The Fireworks Feast on Prince Edward Island is one of the best culinary and gastronomic experiences on the island.
When it comes to fabulous food and unique experiences, Canada’s tiniest province is (pardon the pun) no small potato.
Outside of PEI’s capital of Charlottetown, life slows down to a glacier’s pace. For the most part, the PEI landscape defines the word bucolic: contented cows graze in rolling emerald pastures, fishing boats bob in rustic harbours, iconic lighthouses dot the coastline, and the red mineral-rich earth imparts flavour to everything that grows here, including the famous spuds.
Whether you’ve got a craving for some freshly harvested Malpeque oysters, succulent lobster, prime beef, artisanal cheeses or locally made moonshine—you will never be far from a culinary treat on Prince Edward Island. This 224-kilometre-long slice of bliss is dubbed Canada’s Food Island.
The hottest meal ticket on PEI is The Fireworks Feast on Prince Edward Island at The Inn at Bay Fortune.
The Prince Edward Island Fireworks Feast
At Inn at Bay Fortune, chef Michael Smith and his “fire brigade” create an unforgettable edible education and gastronomic adventure using ingredients from their organic farm as well as from a roster of PEI farmers, fisher folk, foragers and culinary artisans.
The “larger than life” chef Smith, who stands six feet seven inches tall, has hosted The Inn Chef, Chef at Home, and judged on Chopped: Canada on the Canadian Food Network. Smith is also Prince Edward Island’s Food Ambassador, a nutritional activist, and an advocate for sustainable home cooking and farm-to-table cuisine. A Pretty healthy resume for a
In 2015 he and his wife, Chastity, purchased The Inn at Bay Fortune, where he had manned the stoves back in the 1990s. Chef Smith and his team of chefs and farmers have elevated the farm-to-fork concept.
Guests attending the Feast arrive at 4 p.m. and sip innovative cocktails infused with fresh herbs and fruit before starting a farm tour led by Smith himself or one of his farmers.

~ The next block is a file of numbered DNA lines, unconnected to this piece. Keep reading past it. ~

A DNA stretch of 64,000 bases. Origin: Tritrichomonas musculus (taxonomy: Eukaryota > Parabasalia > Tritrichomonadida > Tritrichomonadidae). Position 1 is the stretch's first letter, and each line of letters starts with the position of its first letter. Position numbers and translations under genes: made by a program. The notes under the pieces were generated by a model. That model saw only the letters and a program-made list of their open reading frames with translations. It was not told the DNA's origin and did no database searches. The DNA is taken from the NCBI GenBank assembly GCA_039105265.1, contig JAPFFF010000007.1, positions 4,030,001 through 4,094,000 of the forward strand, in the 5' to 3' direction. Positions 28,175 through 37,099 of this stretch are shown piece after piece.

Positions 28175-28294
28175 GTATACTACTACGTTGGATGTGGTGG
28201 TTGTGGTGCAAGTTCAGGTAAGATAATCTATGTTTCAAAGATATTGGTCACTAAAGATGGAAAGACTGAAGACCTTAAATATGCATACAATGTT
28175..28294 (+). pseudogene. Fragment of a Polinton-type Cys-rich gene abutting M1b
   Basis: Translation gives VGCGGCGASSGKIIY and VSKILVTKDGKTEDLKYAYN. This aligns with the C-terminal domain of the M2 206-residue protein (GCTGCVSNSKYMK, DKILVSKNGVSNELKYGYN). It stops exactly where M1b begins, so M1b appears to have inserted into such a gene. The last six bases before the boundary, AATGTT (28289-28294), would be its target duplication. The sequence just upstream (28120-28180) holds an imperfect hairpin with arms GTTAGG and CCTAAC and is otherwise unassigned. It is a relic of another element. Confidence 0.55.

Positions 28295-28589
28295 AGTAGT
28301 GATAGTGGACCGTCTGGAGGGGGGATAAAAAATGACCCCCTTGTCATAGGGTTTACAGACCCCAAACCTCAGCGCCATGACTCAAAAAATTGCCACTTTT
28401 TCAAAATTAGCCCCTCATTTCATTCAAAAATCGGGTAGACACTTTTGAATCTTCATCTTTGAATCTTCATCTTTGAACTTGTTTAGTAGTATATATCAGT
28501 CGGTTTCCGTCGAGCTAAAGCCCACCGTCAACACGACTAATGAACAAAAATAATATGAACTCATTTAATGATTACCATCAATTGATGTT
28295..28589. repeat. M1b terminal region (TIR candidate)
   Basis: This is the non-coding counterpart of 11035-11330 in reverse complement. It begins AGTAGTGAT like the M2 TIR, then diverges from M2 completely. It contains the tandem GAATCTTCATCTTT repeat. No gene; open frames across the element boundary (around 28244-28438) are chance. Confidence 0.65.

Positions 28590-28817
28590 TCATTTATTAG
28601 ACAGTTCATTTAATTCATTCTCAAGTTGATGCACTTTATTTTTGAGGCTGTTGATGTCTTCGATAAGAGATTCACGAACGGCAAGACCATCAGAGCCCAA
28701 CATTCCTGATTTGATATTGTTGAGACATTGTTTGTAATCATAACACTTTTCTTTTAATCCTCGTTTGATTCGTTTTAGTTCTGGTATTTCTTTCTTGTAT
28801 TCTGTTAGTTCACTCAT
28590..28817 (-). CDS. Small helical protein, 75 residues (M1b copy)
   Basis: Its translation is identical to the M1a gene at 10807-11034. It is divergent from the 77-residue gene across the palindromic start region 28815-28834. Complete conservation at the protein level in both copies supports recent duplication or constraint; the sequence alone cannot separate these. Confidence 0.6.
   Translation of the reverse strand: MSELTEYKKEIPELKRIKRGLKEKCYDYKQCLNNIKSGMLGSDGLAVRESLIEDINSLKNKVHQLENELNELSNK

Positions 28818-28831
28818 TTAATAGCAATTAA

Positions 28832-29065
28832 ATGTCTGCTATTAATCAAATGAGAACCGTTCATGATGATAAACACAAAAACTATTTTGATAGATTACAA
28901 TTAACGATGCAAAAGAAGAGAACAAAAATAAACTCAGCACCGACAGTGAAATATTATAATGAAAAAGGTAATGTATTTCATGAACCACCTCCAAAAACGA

The Inn at Bay Fortune
The farm stroll acts as a segway that allows us to appreciate the upcoming Feast. As Smith says, “We are first and foremost farmers, and we invite you to an edible discovery.” As she points out the herb, flower and vegetable gardens, Steph, our farm guide, informs us that lovage flowers can be used to make liquors, and their stalks add flavour to Bloody Caesars.
Sweet and floral cilantro flowers make a delicious dessert garnish, while their roots can be roasted for stocks and curries. Who knew? Beyond the Inn’s buzzwords, “farm, flavour, feast,” Steph says, “We also get excited about the “F” word—forage. Indeed, you might find some weeds, such as wood sorrel in your salad or sea asparagus, foraged from the beach, in your chowder.
New this year is a mushroom patch. The farm also raises chickens for eggs and Berkshire pigs that Steph
proclaims are the happiest and best-fed pigs on PEI…until one bad day.
As we conclude our farm tour around five p.m., the pony-tailed, bearded Smith greets us and leads us to the Fire Garden for an oyster hour and more appetizers that can be washed down with Old World Normandy-style cider, cocktails, wine or the Feast’s version of the Bloody Caesar.
“PEI has 60 kinds of oysters,” says Smith as he invites us to a “tour de oyster.” We start with Savage Blondes that Smith and his competent shuckers open at lightning speed. Next comes Pickle Points, Daisy Bays and Sand Dunes. Smith encourages us to try them all; there is no limit.
“Last night we shucked 690 oysters, a new record,” he boasts, adding that the key is to keep the bivalves cold, and that’s why they are topped with house-made frozen Bloody Mary ice. It’s a combo made in heaven.
Also, on the happy hour menu, the night I visit are roasted oysters, bluefin tuna skewers with a mustard/maple glaze, smoked salmon and tacos with an array of hot sauces made from the farm’s many
varieties of chili peppers. At the Fire Garden, the food is cooked with wood, fire and smoke in ways the fire marshal would not allow indoors.
I am a self-confessed oyster aficionado, and it was tempting to over-indulge, but the main event was yet to come.
Before heading to the dining room, Smith leads us back to the main lawn, where we gather around the flagpole and admire the views of Bay Fortune. Smith sabres a bottle of bubbles from Benjamin Bridge winery in Nova Scotia and then teaches one of the guests the art of sabrage.